by Bethany Blankley
The highest state official overseeing education in Louisiana is expressing overwhelming support for a parent-led movement in Florida.
Dr. Cade Brumley, Louisiana’s State Superintendent of Education, sent a letter this week to Florida-based Moms for Liberty, a national advocacy group created to empower parents.
In the letter, he wrote, “I know and value the importance of families (moms) in a child’s education. Whether it’s in a traditional neighborhood school, a public charter, a non-public, a learning pod, homeschool or any other modality … families matter.
“I appreciate the advocacy your organization provides and your appreciation for education as a local enterprise; one where those closest to the children are best suited to make the best decisions. Children belong to their parents, not the government. Further, the parent is the child’s first – and foremost – teacher.”
In response, Tina Descovich and Tiffany Justice, co-founders of Moms for Liberty, told The Center Square, “We are reinvigorated in our mission to unify and empower parents to defend their parental rights to direct the upbringing and education of their children. We believe this Louisiana letter is the first of many letters to come, as education leaders around the country acknowledge that parents are in the driver’s seat when it comes to their kids’ education.”
The women, both mothers and former school board members, founded the group in response to school district mask mandates and lock down policies, sparking a statewide, and now national, parental rights movement. It’s grown to over 200 chapters in 40 states and has one chapter in East Baton Rouge with hopes to expand throughout the state.
Brumley also offered his support, saying, “let me know if I may be of support in the great state of Louisiana.”
While the Louisiana Legislature has expanded educational savings accounts and a bill was passed 10 years ago to expand charter schools, Louisiana lags behind other states when it comes to education freedom. Its public school system also ranks near last in the U.S.
State lawmakers made school choice a priority in this year’s legislative session by passing two education savings account bills that would have authorized ESAs for children with disabilities and children who are struggling to learn how to read. But Democratic Gov. John Bel Edwards vetoed the bills, arguing public school districts would be negatively impacted.
They “would potentially divert Minimum Foundation Program funds for students to attend non-public schools,” he said, adding, “I believe we should do everything we can as a state to support public education.”
But Louisiana “is in a crisis, with half of its young elementary school children below grade level in reading,” Erin Bendily with the Pelican Institute for Public Policy, argues. “Supporters of the Louisiana ESA bills called the Governor’s actions on them ‘disgraceful,’ and they’re absolutely right. Louisiana’s kids and their families deserve nothing less; in fact, given our state’s abysmal educational rankings, one could argue they need ESAs even more urgently.”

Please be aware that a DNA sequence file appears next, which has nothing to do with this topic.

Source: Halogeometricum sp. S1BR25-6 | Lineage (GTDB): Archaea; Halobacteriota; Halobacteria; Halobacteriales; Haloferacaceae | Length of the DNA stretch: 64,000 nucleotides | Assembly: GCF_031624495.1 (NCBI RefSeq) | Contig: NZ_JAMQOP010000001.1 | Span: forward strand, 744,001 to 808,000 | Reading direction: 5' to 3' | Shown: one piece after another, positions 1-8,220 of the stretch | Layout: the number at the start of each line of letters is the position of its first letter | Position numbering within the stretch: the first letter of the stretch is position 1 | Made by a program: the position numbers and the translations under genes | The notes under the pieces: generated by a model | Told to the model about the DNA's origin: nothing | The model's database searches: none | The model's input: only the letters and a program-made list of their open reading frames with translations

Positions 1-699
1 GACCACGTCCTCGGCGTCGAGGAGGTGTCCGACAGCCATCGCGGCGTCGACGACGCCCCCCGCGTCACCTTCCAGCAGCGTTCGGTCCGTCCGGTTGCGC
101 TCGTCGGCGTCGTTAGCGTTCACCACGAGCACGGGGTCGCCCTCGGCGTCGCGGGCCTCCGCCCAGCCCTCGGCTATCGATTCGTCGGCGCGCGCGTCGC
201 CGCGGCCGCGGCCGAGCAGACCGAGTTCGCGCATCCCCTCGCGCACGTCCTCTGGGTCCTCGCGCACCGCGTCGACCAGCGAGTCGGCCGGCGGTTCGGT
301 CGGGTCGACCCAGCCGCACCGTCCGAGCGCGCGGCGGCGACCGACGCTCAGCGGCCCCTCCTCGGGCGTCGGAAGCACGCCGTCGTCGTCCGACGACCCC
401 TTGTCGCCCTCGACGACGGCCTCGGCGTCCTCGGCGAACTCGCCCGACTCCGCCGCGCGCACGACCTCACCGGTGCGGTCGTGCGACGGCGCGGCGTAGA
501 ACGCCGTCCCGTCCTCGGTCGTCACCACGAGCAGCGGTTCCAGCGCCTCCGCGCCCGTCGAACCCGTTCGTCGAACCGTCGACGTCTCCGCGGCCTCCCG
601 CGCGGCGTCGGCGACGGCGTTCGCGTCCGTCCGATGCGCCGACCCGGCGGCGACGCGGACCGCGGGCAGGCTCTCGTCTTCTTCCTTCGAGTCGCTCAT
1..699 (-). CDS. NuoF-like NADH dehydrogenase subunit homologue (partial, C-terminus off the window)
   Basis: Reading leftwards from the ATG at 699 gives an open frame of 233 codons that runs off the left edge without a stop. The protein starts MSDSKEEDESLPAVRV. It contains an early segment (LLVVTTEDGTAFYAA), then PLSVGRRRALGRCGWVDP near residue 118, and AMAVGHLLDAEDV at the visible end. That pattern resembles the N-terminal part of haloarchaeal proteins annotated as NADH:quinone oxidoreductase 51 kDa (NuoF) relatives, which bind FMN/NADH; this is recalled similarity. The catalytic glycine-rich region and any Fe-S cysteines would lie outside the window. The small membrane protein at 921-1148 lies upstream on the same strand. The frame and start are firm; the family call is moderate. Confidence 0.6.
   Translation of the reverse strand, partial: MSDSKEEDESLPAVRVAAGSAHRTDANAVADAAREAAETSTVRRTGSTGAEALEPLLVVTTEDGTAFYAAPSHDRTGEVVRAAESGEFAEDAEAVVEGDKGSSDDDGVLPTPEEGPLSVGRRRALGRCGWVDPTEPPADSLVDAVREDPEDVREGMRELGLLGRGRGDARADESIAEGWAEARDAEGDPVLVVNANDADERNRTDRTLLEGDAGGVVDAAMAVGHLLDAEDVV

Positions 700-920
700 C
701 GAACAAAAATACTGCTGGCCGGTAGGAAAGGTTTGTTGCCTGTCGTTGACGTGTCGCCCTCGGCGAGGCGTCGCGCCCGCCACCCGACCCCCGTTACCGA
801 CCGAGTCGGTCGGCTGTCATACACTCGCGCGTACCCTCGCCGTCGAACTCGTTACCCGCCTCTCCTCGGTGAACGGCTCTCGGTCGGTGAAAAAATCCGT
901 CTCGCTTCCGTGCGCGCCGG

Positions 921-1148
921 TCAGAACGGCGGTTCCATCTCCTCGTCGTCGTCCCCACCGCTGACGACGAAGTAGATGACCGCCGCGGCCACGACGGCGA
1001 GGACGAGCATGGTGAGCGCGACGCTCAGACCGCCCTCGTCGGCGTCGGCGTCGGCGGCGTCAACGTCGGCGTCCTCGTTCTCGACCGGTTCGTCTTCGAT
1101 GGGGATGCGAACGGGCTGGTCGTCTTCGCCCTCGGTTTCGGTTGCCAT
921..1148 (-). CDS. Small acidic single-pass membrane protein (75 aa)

According to a recent Wallethub analysis, Louisiana’s public school system ranked 49th for quality and 40th for safety with an overall score of 34, only ahead of Alaska and New Mexico. Louisiana ranked fifth-worst, 47th, for high school drop-out rates, reading scores and median ACT scores; and fourth-worst, 48th, for math scores.
Bendily also points to new state data from 9th and 10th-grade LEAP tests that show only 37% of Louisiana high school students are performing at proficient levels or “on grade level.”
By contrast, Florida Gov. Ron DeSantis and the Florida legislature have passed extensive education reform and parental rights bills that even Democrats acknowledge are resonating with parents nationwide.
At a recent Moms for Liberty event, DeSantis gave the keynote address, saying, “What we’ve done that may be better than any other state in the country is we have drawn a very clear line in the sand that says our school system is for educating kids not indoctrinating kids.
“We’ve also drawn a line in the sand saying that parents have a fundamental role in the education of their kids. They have an important role, a vital role, and we have made sure in the state of Florida to not just talk the talk but walk the walk.”
In 2021, Florida enacted a bill of rights for parents, and later banned school mask and COVID-19 vaccine mandates, enacted curriculum transparency, and a range of other reforms.
“You have a right to know what curriculum is being taught in your children’s classroom,” DeSantis said. After the state Department of Education evaluated Florida’s math curriculum, it determined the books were “doing woke math,” he said. “And I’m just thinking to myself, ‘2+2=4. It’s not 2+2= how do you feel about that? Is that an injustice?’ No, we gotta teach the kids to get the right answer.”
The department sent the “woke” math books back to the publisher, he said, and “then the media said, ‘oh my g-d, the state is banning books.’ No, you can buy the books if you want but they’re not consistent with state standards.” As a result, the company “took the woke parts out and sent us normal math books,” he said.
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